- My third concern is that the block grant bill was written as a policy bill, not appropriations. This means the legislature must find the money to fund this each year. And as of today, the Legislature has not appropriated any dollars to pay for the new block grant formula. Economists and financial experts across the state agree that the Legislature must increase state revenue in order to have the resources to fund the block grant. A lack of adequate revenue will almost assuredly result in additional cuts to K-12 education over the next month or two, as the state cannot carry a negative cash balance.
When you consider these three concerns, it becomes clear that we in Eudora must plan for substantial measures to our district operating budget for the 2015-2016 school year.
Budget cuts and increased fees are painful, and they are the direct result of the failure of the Kansas Legislature to uphold its Constitutional duty to adequately fund public schools.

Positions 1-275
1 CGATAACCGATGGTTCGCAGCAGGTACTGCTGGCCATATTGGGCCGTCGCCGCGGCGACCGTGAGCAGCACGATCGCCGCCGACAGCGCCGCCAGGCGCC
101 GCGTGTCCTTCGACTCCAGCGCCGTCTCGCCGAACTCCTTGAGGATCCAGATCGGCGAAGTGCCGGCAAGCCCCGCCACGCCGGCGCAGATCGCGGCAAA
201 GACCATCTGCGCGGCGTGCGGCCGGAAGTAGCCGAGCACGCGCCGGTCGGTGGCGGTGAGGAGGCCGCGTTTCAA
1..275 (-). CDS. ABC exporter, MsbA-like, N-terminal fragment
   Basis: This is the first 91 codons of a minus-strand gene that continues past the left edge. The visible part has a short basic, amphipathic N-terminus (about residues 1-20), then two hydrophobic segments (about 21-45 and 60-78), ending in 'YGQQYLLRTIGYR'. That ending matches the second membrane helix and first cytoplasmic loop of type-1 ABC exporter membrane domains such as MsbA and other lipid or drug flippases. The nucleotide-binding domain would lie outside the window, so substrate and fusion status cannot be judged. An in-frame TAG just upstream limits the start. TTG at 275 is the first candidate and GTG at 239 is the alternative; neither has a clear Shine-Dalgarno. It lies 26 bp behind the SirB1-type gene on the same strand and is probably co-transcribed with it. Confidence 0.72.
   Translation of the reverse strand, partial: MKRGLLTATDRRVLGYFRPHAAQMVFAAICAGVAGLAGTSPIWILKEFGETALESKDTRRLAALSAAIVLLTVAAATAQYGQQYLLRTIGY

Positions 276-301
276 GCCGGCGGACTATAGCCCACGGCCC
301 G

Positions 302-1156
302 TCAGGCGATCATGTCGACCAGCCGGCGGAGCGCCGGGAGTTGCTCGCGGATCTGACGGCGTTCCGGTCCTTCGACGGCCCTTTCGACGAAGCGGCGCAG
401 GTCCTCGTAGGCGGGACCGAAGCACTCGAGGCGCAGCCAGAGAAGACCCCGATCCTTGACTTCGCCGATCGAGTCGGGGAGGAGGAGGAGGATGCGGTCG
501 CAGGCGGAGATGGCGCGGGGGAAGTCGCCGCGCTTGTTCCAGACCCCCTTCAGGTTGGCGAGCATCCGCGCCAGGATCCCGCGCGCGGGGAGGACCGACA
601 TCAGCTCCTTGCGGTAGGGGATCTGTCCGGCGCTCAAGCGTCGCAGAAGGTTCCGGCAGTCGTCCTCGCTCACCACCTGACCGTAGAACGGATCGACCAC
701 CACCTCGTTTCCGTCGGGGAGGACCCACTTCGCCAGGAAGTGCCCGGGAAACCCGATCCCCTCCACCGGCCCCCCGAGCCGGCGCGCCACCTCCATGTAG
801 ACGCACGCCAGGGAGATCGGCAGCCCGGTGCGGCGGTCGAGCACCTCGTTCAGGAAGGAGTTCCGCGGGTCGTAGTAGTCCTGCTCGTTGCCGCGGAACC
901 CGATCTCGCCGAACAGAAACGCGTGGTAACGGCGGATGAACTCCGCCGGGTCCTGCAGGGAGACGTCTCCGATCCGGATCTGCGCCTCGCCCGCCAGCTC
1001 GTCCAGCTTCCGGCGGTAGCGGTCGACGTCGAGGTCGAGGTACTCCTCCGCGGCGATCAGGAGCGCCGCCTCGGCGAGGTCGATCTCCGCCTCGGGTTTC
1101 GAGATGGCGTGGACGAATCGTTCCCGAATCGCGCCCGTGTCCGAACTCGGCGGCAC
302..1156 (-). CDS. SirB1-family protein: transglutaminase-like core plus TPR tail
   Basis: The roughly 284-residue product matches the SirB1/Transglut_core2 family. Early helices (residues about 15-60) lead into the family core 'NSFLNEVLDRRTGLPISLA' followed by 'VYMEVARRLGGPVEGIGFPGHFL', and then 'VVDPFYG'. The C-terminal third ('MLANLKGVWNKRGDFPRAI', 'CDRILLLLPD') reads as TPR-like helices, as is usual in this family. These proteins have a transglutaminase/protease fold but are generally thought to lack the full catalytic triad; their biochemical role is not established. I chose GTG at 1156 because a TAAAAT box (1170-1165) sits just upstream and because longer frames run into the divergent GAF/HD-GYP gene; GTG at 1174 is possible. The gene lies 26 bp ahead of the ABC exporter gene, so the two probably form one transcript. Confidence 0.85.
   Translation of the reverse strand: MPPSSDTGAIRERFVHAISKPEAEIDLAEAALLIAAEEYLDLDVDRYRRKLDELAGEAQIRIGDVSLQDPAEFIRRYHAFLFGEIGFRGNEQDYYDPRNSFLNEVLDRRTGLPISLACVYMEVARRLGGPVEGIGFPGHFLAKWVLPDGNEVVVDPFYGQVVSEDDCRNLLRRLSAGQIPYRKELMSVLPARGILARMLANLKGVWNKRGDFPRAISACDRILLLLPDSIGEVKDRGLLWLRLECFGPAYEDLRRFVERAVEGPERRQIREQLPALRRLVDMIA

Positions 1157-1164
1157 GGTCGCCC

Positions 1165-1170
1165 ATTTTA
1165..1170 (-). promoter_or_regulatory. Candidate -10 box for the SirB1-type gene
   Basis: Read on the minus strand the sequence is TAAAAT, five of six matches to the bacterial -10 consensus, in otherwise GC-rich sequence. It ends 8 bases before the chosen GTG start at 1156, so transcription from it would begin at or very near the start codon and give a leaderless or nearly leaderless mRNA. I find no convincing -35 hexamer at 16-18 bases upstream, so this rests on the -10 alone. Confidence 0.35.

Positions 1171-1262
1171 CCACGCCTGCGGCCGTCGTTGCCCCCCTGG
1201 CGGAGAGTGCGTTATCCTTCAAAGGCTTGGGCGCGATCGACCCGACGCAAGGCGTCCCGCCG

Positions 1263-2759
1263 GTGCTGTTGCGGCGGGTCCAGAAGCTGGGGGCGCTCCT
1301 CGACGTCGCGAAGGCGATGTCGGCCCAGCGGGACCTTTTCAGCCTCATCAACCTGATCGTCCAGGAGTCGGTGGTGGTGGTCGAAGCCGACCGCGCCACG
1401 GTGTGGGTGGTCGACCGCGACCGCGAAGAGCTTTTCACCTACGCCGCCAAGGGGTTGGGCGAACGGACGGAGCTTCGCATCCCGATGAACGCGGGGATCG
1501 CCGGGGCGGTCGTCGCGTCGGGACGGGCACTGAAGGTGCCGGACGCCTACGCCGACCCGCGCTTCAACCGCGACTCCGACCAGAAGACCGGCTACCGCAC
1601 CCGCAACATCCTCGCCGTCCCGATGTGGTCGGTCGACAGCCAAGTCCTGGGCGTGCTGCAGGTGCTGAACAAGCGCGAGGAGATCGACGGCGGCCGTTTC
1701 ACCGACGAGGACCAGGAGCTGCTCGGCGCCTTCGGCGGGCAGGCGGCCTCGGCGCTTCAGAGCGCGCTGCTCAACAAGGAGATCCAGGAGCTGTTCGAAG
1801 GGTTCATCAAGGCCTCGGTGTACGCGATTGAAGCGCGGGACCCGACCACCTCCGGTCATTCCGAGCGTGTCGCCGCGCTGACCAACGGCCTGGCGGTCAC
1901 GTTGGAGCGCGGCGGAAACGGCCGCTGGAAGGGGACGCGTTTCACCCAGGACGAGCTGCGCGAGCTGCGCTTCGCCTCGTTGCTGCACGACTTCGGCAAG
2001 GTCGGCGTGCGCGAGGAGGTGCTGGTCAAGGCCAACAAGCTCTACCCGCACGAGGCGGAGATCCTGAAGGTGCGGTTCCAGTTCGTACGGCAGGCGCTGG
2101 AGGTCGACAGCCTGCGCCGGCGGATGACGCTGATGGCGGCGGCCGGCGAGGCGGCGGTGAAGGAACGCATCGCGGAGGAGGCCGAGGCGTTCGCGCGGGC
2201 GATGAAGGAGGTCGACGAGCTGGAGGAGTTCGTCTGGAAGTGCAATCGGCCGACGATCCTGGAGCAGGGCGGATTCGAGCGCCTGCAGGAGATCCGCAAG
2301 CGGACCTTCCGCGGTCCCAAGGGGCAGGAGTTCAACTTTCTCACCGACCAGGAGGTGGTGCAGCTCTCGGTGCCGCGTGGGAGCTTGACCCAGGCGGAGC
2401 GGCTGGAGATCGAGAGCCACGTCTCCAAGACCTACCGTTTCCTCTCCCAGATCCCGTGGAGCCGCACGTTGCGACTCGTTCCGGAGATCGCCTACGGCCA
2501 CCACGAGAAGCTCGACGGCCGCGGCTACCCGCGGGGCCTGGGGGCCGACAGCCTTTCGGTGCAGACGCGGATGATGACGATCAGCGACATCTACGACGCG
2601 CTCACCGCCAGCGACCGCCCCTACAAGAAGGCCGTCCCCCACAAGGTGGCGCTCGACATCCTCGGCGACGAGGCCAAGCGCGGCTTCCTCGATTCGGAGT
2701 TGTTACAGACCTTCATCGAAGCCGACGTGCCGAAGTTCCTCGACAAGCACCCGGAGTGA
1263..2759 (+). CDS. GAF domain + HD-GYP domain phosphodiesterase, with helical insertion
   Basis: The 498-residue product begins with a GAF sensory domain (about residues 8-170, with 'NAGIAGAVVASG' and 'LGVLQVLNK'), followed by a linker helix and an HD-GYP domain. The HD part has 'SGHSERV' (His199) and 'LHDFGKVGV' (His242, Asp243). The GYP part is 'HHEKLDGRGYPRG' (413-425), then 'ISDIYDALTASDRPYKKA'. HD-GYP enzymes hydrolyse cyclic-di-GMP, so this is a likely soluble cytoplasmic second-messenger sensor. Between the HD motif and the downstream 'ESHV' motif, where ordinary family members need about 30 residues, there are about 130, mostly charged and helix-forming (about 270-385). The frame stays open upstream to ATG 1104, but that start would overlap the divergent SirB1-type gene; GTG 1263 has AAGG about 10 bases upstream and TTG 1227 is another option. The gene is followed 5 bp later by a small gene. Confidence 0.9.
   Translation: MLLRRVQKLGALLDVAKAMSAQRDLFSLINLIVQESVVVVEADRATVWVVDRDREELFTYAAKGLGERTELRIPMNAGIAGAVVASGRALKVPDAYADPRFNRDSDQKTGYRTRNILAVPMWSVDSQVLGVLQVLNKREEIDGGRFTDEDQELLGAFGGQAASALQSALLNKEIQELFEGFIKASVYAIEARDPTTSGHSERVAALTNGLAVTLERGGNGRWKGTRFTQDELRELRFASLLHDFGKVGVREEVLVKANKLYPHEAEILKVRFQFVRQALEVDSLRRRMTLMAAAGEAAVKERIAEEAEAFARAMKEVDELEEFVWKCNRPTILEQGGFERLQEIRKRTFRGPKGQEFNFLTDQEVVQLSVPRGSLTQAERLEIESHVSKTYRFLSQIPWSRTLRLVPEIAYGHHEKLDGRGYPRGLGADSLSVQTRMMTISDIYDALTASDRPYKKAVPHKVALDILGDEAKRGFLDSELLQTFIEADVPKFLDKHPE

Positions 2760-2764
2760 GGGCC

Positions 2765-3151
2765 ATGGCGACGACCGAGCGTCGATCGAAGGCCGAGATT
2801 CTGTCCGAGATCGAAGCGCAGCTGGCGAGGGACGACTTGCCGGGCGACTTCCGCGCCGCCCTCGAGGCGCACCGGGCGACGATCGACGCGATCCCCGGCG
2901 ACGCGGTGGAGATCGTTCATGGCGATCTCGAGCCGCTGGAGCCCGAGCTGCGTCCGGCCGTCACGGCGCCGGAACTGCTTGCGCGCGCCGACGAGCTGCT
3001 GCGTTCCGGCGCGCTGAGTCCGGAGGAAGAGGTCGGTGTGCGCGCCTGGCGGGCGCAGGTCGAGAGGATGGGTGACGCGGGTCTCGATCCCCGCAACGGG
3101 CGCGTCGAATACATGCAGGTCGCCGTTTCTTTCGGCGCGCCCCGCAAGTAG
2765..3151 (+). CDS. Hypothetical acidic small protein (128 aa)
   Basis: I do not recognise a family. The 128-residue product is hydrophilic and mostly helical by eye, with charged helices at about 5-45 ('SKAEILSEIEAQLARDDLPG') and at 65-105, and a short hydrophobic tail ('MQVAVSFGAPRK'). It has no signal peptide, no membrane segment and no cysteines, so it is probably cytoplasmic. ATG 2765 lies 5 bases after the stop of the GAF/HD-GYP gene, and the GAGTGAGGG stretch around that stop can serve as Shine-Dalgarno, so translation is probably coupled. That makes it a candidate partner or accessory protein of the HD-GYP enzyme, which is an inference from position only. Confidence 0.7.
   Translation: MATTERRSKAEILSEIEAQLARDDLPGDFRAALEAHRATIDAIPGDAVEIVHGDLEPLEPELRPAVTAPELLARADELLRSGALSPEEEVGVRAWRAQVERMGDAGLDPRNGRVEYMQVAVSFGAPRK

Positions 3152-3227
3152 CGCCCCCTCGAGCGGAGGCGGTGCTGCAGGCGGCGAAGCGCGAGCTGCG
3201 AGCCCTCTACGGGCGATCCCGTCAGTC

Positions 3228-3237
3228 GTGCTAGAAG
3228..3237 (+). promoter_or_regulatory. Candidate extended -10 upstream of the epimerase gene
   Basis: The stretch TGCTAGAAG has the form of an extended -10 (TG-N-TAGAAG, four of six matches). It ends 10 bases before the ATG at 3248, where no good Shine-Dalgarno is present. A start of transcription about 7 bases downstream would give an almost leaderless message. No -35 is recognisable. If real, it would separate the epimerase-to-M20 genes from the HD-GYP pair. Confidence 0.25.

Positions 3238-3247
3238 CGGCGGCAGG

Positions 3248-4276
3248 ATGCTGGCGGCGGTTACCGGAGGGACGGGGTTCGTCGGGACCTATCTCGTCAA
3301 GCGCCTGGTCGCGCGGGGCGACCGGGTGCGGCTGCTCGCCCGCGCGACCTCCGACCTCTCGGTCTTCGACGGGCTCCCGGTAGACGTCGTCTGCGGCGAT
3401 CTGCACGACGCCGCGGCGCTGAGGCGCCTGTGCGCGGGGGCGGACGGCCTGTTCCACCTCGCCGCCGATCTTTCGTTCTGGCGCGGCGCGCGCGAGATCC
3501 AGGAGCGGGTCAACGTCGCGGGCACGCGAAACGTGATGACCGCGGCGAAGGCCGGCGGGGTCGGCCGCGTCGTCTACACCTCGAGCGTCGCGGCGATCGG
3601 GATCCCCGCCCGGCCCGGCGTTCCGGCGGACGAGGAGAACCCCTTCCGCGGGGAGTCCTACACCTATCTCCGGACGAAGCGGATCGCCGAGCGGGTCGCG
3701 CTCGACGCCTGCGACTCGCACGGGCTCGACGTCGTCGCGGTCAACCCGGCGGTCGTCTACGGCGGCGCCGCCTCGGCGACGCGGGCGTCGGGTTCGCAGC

$1 million in new money?
There is a lot of information being passed around that shows the Eudora School District receiving over $1 million in new money over the life of the block grant. It would be a tremendous investment, if it were true.
The block grant system passed in March includes KPERS funding in its calculations. The Kansas Public Employees Retirement System is a statewide defined benefit system for state and local public employees. Every district employee has KPERS contributions deducted from their monthly paychecks, and the state has responsibility to fund the employer portion. Together, that money is distributed to employees after retirement. Right now, the state of Kansas sends us the employer portion of KPERS payments ($891,000 this year), and we are required to send that money right back to Topeka for payment to retirees. Each school district has to count that money as part of their state aid, yet it is money that we neither control nor spend.